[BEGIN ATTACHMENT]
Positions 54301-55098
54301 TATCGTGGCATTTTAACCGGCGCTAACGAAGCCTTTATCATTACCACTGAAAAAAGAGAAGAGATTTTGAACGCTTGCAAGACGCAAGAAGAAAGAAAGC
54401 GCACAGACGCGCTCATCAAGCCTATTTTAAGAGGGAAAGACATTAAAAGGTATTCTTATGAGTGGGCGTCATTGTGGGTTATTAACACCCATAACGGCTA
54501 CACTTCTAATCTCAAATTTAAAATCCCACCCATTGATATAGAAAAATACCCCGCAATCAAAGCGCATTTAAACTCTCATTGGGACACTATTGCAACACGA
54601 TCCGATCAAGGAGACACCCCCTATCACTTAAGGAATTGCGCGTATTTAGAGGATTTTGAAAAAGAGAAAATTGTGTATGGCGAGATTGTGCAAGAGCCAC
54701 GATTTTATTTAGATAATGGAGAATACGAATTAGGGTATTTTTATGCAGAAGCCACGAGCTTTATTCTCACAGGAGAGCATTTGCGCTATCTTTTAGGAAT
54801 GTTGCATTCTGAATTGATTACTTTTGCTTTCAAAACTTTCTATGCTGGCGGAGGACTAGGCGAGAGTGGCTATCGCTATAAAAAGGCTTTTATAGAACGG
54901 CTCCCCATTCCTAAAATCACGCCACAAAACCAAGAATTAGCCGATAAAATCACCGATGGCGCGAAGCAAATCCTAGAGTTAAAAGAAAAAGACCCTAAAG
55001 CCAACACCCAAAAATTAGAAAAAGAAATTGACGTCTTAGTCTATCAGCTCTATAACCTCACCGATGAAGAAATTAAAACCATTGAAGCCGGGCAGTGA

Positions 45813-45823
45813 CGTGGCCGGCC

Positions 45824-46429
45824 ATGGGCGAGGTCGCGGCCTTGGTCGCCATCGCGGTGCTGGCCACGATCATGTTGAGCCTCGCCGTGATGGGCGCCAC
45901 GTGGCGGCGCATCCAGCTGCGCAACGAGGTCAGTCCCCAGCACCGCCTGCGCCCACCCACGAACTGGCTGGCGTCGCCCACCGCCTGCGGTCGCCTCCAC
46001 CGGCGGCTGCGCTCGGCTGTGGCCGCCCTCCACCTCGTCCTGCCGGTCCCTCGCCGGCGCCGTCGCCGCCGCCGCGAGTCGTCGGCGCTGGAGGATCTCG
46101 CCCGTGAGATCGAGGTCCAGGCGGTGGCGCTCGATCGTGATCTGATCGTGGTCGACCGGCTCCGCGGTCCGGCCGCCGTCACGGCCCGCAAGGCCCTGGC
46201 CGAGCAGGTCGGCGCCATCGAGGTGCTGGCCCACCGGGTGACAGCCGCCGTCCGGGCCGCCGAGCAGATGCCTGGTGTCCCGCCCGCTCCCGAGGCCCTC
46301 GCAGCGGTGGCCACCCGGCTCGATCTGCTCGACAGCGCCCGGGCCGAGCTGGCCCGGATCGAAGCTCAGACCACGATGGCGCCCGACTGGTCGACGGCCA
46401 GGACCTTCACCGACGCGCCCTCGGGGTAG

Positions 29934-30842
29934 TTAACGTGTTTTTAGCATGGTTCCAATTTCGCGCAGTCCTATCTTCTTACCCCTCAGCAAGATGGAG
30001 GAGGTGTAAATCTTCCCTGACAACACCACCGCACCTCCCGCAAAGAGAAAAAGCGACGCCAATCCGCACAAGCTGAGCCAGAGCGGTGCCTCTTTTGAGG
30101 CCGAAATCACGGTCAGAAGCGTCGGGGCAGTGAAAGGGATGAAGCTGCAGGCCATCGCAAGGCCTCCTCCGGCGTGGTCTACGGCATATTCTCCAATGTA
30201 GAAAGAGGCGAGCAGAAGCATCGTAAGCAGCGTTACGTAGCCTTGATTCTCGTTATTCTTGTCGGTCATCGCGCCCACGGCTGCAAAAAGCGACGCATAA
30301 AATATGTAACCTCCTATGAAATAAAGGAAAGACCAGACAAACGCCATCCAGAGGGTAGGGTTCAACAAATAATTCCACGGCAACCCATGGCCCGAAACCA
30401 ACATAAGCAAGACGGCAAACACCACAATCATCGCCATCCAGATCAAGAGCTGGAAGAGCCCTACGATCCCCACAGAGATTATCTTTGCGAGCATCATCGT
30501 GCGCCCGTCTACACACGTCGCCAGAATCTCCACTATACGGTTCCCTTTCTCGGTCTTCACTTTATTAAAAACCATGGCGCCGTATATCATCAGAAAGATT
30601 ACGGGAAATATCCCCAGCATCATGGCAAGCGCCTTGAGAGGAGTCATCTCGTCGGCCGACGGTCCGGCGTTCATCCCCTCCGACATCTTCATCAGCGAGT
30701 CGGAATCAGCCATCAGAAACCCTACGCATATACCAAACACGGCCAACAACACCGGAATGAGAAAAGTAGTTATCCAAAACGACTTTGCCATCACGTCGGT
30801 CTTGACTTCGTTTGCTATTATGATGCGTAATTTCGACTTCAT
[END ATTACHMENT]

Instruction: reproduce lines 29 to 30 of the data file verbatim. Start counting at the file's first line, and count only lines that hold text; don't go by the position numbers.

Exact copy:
30701 CGGAATCAGCCATCAGAAACCCTACGCATATACCAAACACGGCCAACAACACCGGAATGAGAAAAGTAGTTATCCAAAACGACTTTGCCATCACGTCGGT
30801 CTTGACTTCGTTTGCTATTATGATGCGTAATTTCGACTTCAT